Creating Metrics and Reports

This part of the tutorial will guide you through the process of defining metrics and creating reports.

Metrics are numerical values that can be either summarizations of facts or individual numerical records. Metrics ‘summarize’ individual numerical records by aggregating fact values with functions such as SUM (sum), MAX (maximum value), MIN (minimum value), and AVG (mean).

In some cases, attribute values can also be aggregated into metrics. For example, a COUNT of the ‘City’ attribute with the values ‘San Francisco’, ‘Los Angeles’, and ‘New York’ would return 3: SELECT COUNT(CITY)

The query language that that is used to define custom metrics is GoodData’s Multi-dimensional Analytic Query Language (MAQL). For more information about MAQL, see MAQL - Analytical Query Language.

You create reports in the Report Editor. The Report Editor allows you to determine what metrics your report will compute and display and how report metrics will be broken down by attributes that have been selected to categorize and contextualize your data. All reports have at least one metric and typically one or more attributes (except for headline reports). You can also add filters to your reports that determine what data goes into computing your report metrics (for example, only data relating to opportunities that closed in the third quarter of 2012).

Creating a Report and the First Metric


  1. Log in to the GoodData Portal, and click Reports on the top of the page. The Reports page opens. The Reports page displays all reports in the project, if any exist. Because this is your first time using the project, no reports are listed yet.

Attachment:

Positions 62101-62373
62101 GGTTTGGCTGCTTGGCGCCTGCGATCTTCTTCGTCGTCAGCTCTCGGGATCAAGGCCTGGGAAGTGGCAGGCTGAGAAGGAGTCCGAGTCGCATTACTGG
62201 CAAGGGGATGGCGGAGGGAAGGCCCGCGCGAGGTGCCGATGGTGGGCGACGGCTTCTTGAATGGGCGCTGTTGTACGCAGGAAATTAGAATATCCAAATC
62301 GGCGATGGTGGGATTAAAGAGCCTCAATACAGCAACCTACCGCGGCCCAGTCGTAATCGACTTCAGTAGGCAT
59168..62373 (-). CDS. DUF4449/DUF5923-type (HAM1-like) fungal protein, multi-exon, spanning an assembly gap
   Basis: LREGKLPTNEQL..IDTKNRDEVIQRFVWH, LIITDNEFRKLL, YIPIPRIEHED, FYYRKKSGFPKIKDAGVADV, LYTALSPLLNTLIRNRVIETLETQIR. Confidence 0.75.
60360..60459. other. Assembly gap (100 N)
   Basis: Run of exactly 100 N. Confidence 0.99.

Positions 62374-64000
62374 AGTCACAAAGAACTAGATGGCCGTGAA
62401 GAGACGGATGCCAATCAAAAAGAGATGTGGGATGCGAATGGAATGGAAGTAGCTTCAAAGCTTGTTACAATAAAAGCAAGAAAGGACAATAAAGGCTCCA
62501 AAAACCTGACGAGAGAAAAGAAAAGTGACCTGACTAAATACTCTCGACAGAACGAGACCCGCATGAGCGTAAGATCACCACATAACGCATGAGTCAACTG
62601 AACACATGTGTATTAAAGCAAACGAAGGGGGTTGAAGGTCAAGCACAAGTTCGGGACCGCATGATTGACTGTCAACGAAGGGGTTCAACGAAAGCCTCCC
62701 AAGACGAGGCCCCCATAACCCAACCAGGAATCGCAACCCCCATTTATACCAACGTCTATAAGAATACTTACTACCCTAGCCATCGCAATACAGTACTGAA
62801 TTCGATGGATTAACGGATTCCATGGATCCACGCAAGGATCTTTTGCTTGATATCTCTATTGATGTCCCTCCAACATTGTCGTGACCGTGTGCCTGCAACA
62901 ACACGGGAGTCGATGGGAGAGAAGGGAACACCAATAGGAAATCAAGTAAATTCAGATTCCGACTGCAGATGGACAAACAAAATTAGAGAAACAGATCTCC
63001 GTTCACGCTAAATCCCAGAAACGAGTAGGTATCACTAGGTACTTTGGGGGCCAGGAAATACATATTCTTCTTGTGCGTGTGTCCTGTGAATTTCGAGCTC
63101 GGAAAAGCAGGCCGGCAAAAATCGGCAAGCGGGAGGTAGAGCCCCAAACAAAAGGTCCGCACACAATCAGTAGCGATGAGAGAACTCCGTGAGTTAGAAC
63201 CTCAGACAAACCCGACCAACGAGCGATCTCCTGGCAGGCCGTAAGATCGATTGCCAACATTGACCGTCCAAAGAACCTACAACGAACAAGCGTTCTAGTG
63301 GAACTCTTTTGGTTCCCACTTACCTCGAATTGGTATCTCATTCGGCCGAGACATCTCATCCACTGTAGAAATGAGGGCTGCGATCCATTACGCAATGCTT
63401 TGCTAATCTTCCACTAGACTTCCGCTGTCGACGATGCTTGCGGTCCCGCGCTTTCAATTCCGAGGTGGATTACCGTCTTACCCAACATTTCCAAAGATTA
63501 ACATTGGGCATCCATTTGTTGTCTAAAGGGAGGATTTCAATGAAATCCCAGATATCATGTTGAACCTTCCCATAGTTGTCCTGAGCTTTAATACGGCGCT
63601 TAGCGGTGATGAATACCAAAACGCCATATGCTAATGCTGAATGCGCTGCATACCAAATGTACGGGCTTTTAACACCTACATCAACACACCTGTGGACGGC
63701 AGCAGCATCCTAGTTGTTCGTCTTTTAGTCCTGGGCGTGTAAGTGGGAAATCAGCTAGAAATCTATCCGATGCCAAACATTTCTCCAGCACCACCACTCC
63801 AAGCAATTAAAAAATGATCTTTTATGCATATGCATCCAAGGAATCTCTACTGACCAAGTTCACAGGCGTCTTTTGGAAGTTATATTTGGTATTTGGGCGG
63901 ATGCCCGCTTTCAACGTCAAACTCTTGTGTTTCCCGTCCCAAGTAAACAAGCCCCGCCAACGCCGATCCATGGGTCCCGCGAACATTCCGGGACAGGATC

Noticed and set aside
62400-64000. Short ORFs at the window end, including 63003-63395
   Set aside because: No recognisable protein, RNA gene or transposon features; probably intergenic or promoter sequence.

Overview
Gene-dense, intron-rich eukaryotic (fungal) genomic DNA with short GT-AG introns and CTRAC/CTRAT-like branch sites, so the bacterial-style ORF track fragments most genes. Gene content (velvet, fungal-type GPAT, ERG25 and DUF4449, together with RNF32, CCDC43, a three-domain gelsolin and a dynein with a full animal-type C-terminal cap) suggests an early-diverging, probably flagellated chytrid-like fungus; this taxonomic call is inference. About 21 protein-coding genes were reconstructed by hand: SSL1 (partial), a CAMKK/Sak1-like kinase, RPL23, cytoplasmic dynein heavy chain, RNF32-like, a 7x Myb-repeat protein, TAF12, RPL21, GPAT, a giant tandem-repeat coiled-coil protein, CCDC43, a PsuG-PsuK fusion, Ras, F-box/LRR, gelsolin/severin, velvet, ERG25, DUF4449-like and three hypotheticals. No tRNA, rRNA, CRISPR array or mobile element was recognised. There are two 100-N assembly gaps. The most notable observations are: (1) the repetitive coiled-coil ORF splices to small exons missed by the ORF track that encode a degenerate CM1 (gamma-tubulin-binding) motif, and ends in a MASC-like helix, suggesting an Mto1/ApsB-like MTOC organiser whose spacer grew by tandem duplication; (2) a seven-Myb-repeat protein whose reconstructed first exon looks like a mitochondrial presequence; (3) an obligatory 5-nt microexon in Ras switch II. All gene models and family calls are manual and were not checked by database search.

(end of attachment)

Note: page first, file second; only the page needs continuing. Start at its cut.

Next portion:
2. Click Create Report. The Report Editor opens. 


  3. Click What. A pane with all your project metrics opens. Because this is your first time using the project, no metrics are listed yet. You are now going to create a new metric. This metric should count the instances (or values*)* of an attribute called ‘Text’. 

  4. Click Add New Metric. The Simple Metric Editor opens in the right column. 

  5. In the Operation dropdown, select Count.

  6. In the Perform operation on dropdown, select Text. The Text attribute represents the text of individual tweets, so the count of the attribute values returns the number of tweets that have occurred.

  7. Enter the name for the metric, such as ‘# of Tweets’. The metric name helps you and other project users easily find and identify the metric. 

  8. Select the Add to Global Metrics check box. This makes your metric available for use in any reports within the project.

  9. Create a new folder to store the metric in.

  10. (Optional) Click Edit under Default Number Format to change how the metric values are displayed in a report. For more information, see Formatting Numbers in Insights and Reports.

  11. Click Add. The metric is added to your report. Notice that the metric MAQL definition is displayed in the Detail column. 

  12. Click Done. The metric is added to your report and is presented as a single aggregated numerical value, within a single cell in a table. 

Adding More Metrics to the Report

To add additional metrics to your report, click What to open the metric pane, and then click Add New Metric.

Create two more metrics using the SUM operation to aggregate the project facts ‘Retweets’ and ‘Favorites’. Save the metrics globally and be sure to tag them and add them to a folder called ‘Popular Tweet Totals’ or a similar name so that the metrics are easy to discover later.